Exploring Milk Tea Culture of Hong Kong


“And an iced milk tea please!” If you have visited Chinese (both Mandarin and Cantonese) speaking areas, especially Hong Kong, you would have heard this sentence at least once. Milk tea has been staple for Hongkongers for the past few decades.


angello-lopez-553308-unsplash.jpgHistory of Hong Kong Milk Tea

Hong Kong-style milk tea originates from British colonial era. The British practice of afternoon tea, which indicates black tea served with milk and sugar, arrived Hong Kong as a popular trend in that period, although most of the Hongkongers could not afford the English afternoon tea in hotels and expensive restaurants. However, following the Second World War, the English tea trend became common, and finally came to reach general public so that everyone can enjoy without burden. With a few decades of popularity, Hong Kong-style milk tea was developed, and now it is welcomed by people of all ages.


Traditional Style vs New Style

The original style of milk tea in Hong Kong was supposed to be made in old-fashioned way, where the tea leaves are filtered by a sackcloth bag and adding milk into it. However, a current version of mixing tea powder with water or milk is simpler so that it takes short time to make- which fits into Hong Kongers’ fast lifestyles- and better for the general people to enjoy it even though they are not tea masters.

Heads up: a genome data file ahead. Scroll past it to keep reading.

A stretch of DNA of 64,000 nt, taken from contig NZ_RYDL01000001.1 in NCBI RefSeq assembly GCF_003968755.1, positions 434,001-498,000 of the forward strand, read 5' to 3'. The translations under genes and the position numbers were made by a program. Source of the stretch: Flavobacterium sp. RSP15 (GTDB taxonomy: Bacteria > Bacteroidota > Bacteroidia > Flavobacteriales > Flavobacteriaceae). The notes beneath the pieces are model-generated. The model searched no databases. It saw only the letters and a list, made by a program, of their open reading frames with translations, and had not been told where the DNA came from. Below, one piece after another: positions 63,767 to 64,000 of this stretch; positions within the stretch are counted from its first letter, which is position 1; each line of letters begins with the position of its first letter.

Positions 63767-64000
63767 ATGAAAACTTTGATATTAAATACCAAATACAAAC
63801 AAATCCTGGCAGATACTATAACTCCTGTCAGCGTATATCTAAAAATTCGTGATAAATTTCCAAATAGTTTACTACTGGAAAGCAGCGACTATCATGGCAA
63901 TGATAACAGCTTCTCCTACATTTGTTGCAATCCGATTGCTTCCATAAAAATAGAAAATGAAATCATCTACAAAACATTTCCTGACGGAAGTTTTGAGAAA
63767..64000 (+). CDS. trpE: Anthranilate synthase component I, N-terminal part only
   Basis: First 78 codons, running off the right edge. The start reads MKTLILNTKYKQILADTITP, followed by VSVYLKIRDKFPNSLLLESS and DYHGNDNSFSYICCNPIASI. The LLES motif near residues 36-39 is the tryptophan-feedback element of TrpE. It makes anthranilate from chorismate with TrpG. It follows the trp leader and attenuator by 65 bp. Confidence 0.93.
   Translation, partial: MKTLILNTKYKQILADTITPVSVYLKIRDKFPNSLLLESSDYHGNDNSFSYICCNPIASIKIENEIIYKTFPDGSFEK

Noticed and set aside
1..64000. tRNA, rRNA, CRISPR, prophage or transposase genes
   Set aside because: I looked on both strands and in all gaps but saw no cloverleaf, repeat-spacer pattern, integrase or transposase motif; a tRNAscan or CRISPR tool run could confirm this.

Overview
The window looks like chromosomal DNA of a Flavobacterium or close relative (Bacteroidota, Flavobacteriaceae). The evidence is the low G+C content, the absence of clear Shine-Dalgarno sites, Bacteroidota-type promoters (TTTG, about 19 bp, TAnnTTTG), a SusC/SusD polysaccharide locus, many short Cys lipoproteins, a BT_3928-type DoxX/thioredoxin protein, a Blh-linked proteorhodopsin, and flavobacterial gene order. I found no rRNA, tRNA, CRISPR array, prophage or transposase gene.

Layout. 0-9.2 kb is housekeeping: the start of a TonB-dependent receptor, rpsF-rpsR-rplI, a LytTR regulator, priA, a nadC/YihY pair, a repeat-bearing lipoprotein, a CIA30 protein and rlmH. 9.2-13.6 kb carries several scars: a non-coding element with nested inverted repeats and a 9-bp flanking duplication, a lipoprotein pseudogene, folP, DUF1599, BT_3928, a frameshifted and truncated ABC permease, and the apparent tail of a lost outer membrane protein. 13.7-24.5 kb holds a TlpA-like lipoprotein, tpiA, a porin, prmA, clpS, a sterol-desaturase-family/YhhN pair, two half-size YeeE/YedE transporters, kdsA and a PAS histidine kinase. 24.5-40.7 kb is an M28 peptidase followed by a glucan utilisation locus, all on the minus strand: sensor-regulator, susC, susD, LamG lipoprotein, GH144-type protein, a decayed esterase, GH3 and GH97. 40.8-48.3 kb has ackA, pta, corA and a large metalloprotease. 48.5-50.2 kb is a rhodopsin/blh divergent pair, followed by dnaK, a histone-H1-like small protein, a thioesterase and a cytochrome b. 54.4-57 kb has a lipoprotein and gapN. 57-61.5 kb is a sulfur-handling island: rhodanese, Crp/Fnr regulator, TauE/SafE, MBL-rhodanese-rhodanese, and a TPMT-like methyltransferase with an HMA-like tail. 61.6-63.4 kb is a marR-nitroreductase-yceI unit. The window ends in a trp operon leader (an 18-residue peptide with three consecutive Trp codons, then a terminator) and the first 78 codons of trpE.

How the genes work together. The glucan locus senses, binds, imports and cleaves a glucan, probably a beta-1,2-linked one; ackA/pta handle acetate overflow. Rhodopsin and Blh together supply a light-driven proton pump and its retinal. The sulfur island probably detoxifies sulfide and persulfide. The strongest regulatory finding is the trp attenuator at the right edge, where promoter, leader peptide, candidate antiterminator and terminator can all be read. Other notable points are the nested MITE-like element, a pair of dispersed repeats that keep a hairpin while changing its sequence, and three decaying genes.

rosalind-chang-658852-unsplash.jpgWhile the old people enjoyed milk tea as afternoon tea with little snacks as tradition, people nowadays are drinking milk tea whenever they want- no matter it comes along with breakfast, lunch, or dinner, with whatever they have for meals. Also, especially the youth are now enjoying milk tea as a dessert or even instead of meals, since there have been great developments in milk tea such as putting toppings of aloe, tapioca pearls, and jellies into it and naming it as bubble tea.


Places Where You Can Enjoy Milk Tea in Hong Kong

In Hong Kong, you can always order milk tea in the restaurants such as Hong Kong-style restaurants and Cha Chan Tengs, while it is hard to find milk tea in traditional Cantonese restaurants or dim sum teahouses. Aside from the restaurants, there are milk tea cafés all over the streets, such as Sharetea, Gong Cha, and Coco. Also, there are a lot of sticks, cans, and cartons of milk tea available in supermarkets too.


Reporting from Amy Hwang